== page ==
When a tenant fails to pay rent, a landlord must take specific steps under the Alaska Uniform Residential Landlord & Tenant Act to force the tenant to either pay the rent due or move out of the rental property. Alaska law prohibits “self-help” eviction remedies; this means the landlord cannot take personal action to remove the tenant from the rental property, such as entering the home and changing the locks, without obtaining a court order (see AS 34.03.280). The first step a landlord must take to evict a tenant who has not paid rent is to serve the tenant with a Notice of Termination for Nonpayment of Rent under Alaska state law (AS 34.03.010 – 34.03.360).
This article explains the basics of evicting a tenant in Alaska for nonpayment of rent. It discusses the Notice of Termination for Nonpayment of Rent (referred to here as the “Notice”) that gives a tenant the right to pay the rent rather than face an eviction lawsuit. Landlords who do not want to give the tenant the option of paying the rent must use a Notice to Quit, which for a month-to-month tenancy, allows the tenant 30 days to move before the landlord can file an eviction lawsuit (see AS 34.03.290).
Notice of Termination for Nonpayment of Rent in Alaska
If the tenant does not pay rent on the day rent is due according to the lease or rental agreement, the landlord may serve the tenant with a Notice of Termination for Nonpayment of Rent. This Notice advises the tenant that the tenant must either pay the rent due or move out of the rental property within seven days of the notice (see AS 34.03.220).
What Is Included in the Notice of Termination for Nonpayment of Rent?
The State of Alaska provides landlords with a sample form to use as the Notice of Termination for Nonpayment of Rent. See Alaska court-approved Notice to Quit form for the form used for nonpayment of rent.
The landlord must include the following information when completing the Notice form:
- the name and address of the tenant
- the amount of rent presently owed by the tenant to the landlord
- the date and time by which the rent presently owed must be paid (at least seven days after the tenant will receive the Notice), and
- the name and signature of the landlord (see AS 09.45.105).
The Landlord’s Record of Service portion at the bottom of the form is left blank until after the landlord serves the tenant with the Notice (see the discussion below for details on completing the Record of Service at that point).
How to Serve the Tenant with the Demand for Nonpayment of Rent in Alaska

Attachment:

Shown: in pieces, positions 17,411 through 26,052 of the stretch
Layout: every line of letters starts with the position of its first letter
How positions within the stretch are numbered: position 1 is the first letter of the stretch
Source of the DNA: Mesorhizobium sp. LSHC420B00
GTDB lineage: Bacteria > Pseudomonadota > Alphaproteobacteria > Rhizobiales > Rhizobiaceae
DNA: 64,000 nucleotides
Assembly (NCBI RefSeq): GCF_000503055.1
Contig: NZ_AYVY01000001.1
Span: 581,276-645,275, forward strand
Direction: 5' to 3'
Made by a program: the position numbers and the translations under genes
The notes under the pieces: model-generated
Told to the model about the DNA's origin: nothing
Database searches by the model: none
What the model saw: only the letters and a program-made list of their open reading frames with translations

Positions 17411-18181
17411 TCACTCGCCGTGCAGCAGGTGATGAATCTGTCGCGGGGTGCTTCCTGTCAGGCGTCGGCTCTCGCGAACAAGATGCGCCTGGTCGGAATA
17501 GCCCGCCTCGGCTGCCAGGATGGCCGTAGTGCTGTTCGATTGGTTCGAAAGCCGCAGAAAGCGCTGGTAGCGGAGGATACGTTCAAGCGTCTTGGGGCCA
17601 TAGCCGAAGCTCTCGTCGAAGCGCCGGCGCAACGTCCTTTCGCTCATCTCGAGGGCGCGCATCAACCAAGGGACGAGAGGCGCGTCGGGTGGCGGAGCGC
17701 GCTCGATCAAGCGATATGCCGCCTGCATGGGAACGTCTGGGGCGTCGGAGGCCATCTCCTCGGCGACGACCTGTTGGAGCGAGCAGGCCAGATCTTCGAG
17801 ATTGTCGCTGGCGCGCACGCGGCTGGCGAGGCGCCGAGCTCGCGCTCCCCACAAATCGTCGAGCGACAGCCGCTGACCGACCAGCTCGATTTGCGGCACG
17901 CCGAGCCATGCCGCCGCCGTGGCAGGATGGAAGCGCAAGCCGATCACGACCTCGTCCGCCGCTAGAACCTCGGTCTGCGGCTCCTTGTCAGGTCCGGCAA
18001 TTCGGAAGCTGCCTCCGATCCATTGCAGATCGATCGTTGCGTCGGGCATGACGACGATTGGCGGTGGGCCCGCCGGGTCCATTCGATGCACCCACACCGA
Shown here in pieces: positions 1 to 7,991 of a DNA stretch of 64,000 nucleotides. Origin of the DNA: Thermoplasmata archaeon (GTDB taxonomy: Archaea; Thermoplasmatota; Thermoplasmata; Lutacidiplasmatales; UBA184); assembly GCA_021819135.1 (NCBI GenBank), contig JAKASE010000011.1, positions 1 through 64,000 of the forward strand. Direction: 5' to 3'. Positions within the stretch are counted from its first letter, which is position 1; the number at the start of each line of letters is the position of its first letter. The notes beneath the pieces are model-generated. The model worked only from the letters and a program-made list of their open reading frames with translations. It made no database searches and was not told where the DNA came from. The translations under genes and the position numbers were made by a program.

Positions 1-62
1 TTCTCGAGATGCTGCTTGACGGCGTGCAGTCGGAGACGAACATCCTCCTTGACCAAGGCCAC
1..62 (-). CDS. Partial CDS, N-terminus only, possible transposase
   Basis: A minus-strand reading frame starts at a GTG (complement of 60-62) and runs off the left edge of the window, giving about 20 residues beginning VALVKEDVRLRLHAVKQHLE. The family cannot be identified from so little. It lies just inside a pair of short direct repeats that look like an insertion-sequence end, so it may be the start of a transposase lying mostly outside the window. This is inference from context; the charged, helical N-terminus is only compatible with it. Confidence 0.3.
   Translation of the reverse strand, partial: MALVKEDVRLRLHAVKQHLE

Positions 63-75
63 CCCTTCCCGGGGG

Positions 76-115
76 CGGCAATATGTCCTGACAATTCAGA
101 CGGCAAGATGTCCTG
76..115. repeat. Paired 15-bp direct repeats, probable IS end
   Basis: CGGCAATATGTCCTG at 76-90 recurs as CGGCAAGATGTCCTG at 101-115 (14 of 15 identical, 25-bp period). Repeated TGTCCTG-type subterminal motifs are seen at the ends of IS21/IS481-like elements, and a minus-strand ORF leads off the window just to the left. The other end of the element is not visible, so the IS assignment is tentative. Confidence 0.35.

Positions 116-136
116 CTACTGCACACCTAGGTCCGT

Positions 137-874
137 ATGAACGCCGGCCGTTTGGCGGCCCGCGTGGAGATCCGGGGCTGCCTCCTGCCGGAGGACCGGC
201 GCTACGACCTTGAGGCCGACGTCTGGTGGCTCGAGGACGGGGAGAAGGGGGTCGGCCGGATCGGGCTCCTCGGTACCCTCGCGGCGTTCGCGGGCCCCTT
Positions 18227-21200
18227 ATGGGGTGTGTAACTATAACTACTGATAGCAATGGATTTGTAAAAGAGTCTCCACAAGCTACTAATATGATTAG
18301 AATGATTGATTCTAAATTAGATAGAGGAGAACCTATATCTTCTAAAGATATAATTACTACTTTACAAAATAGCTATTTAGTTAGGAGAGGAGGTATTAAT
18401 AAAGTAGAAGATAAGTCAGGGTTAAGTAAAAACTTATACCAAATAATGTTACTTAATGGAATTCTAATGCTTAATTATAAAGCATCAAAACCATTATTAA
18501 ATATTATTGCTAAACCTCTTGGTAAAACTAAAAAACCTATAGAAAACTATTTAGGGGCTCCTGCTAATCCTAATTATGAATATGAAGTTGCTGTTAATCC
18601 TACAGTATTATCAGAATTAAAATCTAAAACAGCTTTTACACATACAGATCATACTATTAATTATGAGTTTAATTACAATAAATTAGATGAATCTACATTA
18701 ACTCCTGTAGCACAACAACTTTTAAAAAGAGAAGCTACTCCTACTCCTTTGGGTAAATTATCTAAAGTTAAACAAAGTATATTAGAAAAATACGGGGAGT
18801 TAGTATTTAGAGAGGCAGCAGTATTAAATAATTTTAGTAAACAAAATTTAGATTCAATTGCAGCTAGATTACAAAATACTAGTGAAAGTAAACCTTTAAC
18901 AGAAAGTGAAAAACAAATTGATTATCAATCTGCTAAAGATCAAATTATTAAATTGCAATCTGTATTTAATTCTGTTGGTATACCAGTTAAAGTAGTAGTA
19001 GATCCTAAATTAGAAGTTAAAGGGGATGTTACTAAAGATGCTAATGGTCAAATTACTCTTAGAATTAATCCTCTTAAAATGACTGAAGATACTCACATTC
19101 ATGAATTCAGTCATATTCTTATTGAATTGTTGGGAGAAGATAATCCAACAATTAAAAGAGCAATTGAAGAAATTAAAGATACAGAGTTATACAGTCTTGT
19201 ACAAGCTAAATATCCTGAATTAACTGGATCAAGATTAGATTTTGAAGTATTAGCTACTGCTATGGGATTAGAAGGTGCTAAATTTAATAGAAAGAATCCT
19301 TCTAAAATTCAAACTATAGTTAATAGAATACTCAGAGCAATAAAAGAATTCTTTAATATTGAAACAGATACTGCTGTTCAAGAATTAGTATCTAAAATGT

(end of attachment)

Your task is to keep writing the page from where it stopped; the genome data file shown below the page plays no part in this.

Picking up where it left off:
Once the Notice form is filled out, the landlord must serve the Notice on the tenant by delivering it to the tenant using one of the following methods:
- personal delivery to the tenant
- personal delivery to the tenant’s rental property given to any adult there with a request to give the Notice to the tenant
- by securely posting on the entry door of the rental property after knocking with no answer, or
- by registered or certified mail with a return receipt requested (see AS 09.45.100).
After the landlord serves the tenant with the Notice, the landlord should complete the Landlord’s Record of Service portion of the Notice on the landlord’s copy, including the following information:
- the name of the person served and the date, if served to the tenant or an adult at the rental property personally
- the date and time the Notice was posted on the entry door of the rental unit, or
- indication that the tenant was served by registered or certified mail and that the landlord has retained the return receipt of mail service.
If the landlord personally serves the tenant with the Notice, the tenant may be willing to acknowledge receipt of the Notice and sign the Landlord’s Record of Service. The landlord, or whoever performed the service of the Notice on the tenant, must sign and date the Record of Service.
Tenant Options When Served with a Seven-Day Notice of Termination for Nonpayment of Rent
The tenant’s response to a Notice may have different consequences:
- If the tenant pays the rent within the seven-day time period, then the landlord cannot proceed with the eviction.
- If the tenant does not pay the rent, but moves out within seven days, the landlord may use the tenant’s security deposit (if any) to cover unpaid rent after following certain steps required under Alaska law. If the security deposit does not cover all the rent due and owing, including late charges, then the landlord can sue the tenant in small claims court for the rent still owed (up to the court limit of $10,000). See Nolo’s article for landlords on handling security deposit disputes in Alaska small claims courts.
- If the tenant does not pay the full rent within the seven-day time period and does not move out of the property, then the landlord can file a complaint in court to gain possession of the property.
Resources on Evictions for Nonpayment of Rent in Alaska
The Alaska Landlord & Tenant Act: what it means to you is a useful guide for landlords and tenants and has been approved by the Alaska Department of Law. Another useful site is the Alaska Legal Resource Center. For more articles on landlord-tenant laws in Alaska, including Alaska tenant rights to withhold rent and illegal eviction procedures in Michigan, see the Overview of Landlord-Tenant Laws in Alaska on the Nolo site. For more eviction-related articles, see the Evicting a Tenant or Ending a Lease section of the Nolo site, including Eviction Notices for Lease Violations in Alaska.